For many people food is a coping mechanism.
When they are stressed or sad or bored or angry or even tired - food is something that (in that short moment it is in their mouth) can make them feel better. Yet after having eaten out of stress/boredom/sadness etc. what people often feel is guilt or an empty/numb feeling...because they know that over-eating is not good for their body long-term.
Some people turn to alcohol to cope (a drink to take the edge off), some people turn to shopping (a new dress to give that quick rush), some people turn to drugs (that high just makes it all better) and others turn to things like exercise, meditation or talking to friends to get through. Some of these coping mechanisms are clearly more likely to be good for your health long-term whilst others may give you short-term pleasure but won’t benefit you in the long run. Using food, like using shopping, alcohol, gambling or drugs to get by - very rarely makes someone feel good long-term. I have never seen anyone turn to vegetables and healthy food to cope - they usually turn to highly-processed, sugary foods that can give them an instant hit of energy but then leave them feeling very low and bad.
The thing about our mental health is that we all have a state of mental health. So we will all have good days and bad days - all have stressful moments and all have sad times. It is what we do to get through in those moments that counts. If you have fallen into the habit of using food in times of boredom/stress/sadness/loneliness/anger etc... it can be very difficult to reverse that pattern. It is just naturally what you turn to...and often those patterns you will have learnt very early on (perhaps your mum used to give you a sweet treat to stop you crying or at university you learnt that fried chicken or pizza could make you feel better when you were down).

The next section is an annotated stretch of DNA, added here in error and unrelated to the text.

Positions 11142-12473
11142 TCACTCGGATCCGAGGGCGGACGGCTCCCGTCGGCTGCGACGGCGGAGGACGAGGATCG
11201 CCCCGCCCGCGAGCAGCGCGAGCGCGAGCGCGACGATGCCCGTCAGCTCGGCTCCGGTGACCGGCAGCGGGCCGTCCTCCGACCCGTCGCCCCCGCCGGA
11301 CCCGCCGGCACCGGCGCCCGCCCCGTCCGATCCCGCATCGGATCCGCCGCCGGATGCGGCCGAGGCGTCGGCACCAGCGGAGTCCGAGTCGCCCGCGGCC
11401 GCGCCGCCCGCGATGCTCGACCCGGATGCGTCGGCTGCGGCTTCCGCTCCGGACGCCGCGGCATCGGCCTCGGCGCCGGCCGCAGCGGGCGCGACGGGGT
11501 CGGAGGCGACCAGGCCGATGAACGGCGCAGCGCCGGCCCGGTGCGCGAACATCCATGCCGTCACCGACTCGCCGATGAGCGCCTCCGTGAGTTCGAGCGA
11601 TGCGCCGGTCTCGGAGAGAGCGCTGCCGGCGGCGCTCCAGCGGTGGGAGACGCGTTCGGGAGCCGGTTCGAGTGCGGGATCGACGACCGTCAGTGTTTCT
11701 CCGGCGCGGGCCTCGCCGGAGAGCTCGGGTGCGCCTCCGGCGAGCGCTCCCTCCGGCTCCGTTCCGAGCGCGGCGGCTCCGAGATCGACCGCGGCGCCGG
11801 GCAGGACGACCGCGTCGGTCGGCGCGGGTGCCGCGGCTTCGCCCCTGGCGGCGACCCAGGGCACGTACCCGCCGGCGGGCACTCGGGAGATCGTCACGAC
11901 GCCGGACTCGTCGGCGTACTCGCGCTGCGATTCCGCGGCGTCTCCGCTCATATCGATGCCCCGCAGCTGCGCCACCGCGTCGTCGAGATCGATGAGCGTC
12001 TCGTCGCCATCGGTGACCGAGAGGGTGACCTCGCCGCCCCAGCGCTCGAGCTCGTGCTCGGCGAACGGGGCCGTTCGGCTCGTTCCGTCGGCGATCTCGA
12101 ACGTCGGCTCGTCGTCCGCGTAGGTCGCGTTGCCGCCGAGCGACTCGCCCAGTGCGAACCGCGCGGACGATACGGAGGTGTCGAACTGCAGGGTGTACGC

So what can you do if you think that you may be eating (not because you are hungry) but to satisfy some other emotional need?
1. Note what is going on for you. I ask all of my clients to keep a food diary both of what they are eating and of their mood/emotions throughout the day. If you notice that you are eating at work more when you are stressed or you comfort eat in the evenings because you are bored - you can find out what your particular triggers are.
2. Work at replacing your existing coping mechanism with something that will serve you better long-term. At The Food Psychology Clinic this is something that we can help you do using neuro-lingusitic programming and hypnotherapy, however you can also try to do this yourself by reaching for a herbal tea rather than a biscuit or going out for a walk/meditating when you feel bored or sad instead of turning to cake.
3. Look at where your sadness/stress/boredom etc. is coming from and see what changes in your life you could make to stop experiencing these feelings in the first place. If your relationship is making you unhappy do you need to think about whether you should be in it at all and if it is a particular friend that is stressing you out, should you be spending less time with her? At The Food Psychology Clinic we also help you to improve your overall happiness so that you can resolve the emotional triggers that are causing you to over-eat in the first place.
If you are interested in finding out more about how The Food Psychology Clinic can help you, email firstname.lastname@example.org to book in for a free 20 minute phone consultation.